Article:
New Gene Variants Discovered in IBD, More Precise Treatment to Follow

Genetic variants regulate immune cells with important roles in immunodeficiency disorders.

Genetic variants regulate immune cells with important roles in immunodeficiency disorders.

Patients with very early-onset inflammatory bowel disease (VEO-IBD) may soon access more personalized, precise treatments thanks to a discovery of new gene variants associated with the disease that affects children under 5 years of age.

“As we continue to understand the specific functions of these genes in this type of childhood-onset disease, we are working to design more effective therapies,” said study leader Judith R. Kelsen, MD, a pediatric gastroenterologist in the Center for Pediatric Inflammatory Bowel Disease at The Children’s Hospital of Philadelphia (CHOP).

IBD beginning in childhood is oftentimes more severe than adult-onset IBD, and VEO-IBD is more severe than IBD that appears in later childhood years.

“There has been extensive research in the genes contributing to adult-onset IBD and in children aged 10 and older, but relatively little research has been performed in the very early-onset subtype of the disease,” Dr. Kelsen said.

Previous research in the area dealt mainly with genome-wide association studied (GWAS), which do not have the capacity to detect rare gene variants. The current study used whole exome sequencing, which has revolutionized the ability to study rare gene variants.

The researchers evaluated 125 patients with VEO-IBD who were under the age of 4 years, along with 19 of their parents’ DNA. A control group of 210 patients included 145 healthy individuals, 45 patients with pediatric IBD, and 20 with adult-onset Crohn’s disease.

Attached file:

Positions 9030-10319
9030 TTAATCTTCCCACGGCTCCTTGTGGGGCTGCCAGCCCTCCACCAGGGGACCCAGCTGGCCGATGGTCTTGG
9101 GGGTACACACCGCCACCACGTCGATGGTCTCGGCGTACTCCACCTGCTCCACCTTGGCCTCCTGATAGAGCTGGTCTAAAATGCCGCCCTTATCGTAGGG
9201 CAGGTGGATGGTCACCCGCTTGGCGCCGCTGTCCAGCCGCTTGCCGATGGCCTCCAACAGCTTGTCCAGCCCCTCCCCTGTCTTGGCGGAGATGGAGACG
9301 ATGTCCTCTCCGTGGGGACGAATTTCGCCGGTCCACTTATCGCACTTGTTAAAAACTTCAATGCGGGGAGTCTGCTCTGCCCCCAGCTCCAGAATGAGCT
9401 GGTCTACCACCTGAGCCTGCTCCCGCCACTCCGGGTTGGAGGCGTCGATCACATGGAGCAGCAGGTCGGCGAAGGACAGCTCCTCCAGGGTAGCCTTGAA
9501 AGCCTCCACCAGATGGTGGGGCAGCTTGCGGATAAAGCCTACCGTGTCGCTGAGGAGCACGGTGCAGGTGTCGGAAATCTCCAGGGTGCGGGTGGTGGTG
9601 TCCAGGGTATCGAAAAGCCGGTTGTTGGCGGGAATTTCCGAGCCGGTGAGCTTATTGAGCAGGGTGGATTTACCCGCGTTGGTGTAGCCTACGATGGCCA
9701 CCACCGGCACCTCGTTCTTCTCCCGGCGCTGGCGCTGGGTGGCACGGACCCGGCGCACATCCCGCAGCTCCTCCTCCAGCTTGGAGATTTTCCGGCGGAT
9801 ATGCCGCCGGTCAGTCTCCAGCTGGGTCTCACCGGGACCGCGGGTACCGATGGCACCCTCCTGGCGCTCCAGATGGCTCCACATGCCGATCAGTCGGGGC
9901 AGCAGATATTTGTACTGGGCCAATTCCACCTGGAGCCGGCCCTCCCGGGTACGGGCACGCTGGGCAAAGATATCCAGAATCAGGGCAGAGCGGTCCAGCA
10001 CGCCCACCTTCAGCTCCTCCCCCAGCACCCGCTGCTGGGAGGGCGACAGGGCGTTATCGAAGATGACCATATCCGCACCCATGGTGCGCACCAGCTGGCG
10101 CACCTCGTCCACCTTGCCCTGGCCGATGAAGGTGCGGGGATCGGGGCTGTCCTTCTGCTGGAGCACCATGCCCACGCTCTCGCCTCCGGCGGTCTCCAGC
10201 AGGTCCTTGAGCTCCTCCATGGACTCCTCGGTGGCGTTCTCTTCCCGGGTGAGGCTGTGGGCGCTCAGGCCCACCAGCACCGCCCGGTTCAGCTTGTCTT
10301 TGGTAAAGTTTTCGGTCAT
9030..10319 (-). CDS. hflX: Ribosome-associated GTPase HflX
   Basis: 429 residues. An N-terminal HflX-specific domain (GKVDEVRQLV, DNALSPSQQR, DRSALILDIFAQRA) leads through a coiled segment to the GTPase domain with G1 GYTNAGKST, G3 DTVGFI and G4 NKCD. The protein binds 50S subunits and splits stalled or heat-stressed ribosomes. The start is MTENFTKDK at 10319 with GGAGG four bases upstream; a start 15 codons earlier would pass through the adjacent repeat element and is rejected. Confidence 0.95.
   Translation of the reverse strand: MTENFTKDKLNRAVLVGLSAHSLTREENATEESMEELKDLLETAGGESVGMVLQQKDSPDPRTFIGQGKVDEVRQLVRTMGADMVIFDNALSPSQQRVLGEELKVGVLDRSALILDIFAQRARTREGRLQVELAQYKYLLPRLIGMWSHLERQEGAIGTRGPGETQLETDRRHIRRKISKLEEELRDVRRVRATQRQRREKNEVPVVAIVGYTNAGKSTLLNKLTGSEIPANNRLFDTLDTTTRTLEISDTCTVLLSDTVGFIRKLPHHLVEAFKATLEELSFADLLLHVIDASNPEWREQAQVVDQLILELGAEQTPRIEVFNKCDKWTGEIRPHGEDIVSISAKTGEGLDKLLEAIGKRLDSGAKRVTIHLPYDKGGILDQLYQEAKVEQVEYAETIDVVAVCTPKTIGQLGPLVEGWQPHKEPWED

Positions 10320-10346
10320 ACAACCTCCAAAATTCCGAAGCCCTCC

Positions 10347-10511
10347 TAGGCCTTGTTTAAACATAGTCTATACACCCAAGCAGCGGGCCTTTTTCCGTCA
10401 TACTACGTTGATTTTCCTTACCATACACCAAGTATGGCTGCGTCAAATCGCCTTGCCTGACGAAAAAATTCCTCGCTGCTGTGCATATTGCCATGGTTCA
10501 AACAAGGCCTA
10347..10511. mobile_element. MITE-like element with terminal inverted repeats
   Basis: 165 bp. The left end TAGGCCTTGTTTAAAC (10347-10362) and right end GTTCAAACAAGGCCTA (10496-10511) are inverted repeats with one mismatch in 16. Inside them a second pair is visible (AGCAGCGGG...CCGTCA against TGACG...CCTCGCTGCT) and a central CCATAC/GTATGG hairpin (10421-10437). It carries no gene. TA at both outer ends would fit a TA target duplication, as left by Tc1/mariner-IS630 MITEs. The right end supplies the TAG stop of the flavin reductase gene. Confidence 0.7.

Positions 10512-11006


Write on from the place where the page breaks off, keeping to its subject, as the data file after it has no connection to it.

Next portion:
To compensate for the fact that IBD is very complex and can lead to a patient’s genes altering immune response to environmental exposure, researchers focused on specific genes or biological pathways associated with primary immunodeficiency disorders.

The researchers found new, rare variants in genes that regulate B-cells and T-cells, immune cells with important roles in immunodeficiency disorders. In a key immune function pathway, scientists discovered rare variants in the IL10RA gene.

“Our findings reinforce other research that has revealed considerable overlap among genes involved in different immune-related diseases,” Dr. Kelsen said. “This overlap is reflected in the fact that VEO-IBD may be a form of primary immunodeficiency.”

For physicians treating patients with IBD, Kelsen said the research underlines the importance of doing complete immunological workups for these patients, in addition to IBD evaluations.

“Sometimes a genetic workup may also be necessary,” she noted. “Evaluation and treatment guidelines are not yet standardized for children with VEO-IBD, but we have found that this subtype of IBD is somewhat different from IBD that begins later. As we better understand the specific components of the immune system that may be involved in this disease, clinicians will be better prepared to individualize treatment to each patient.”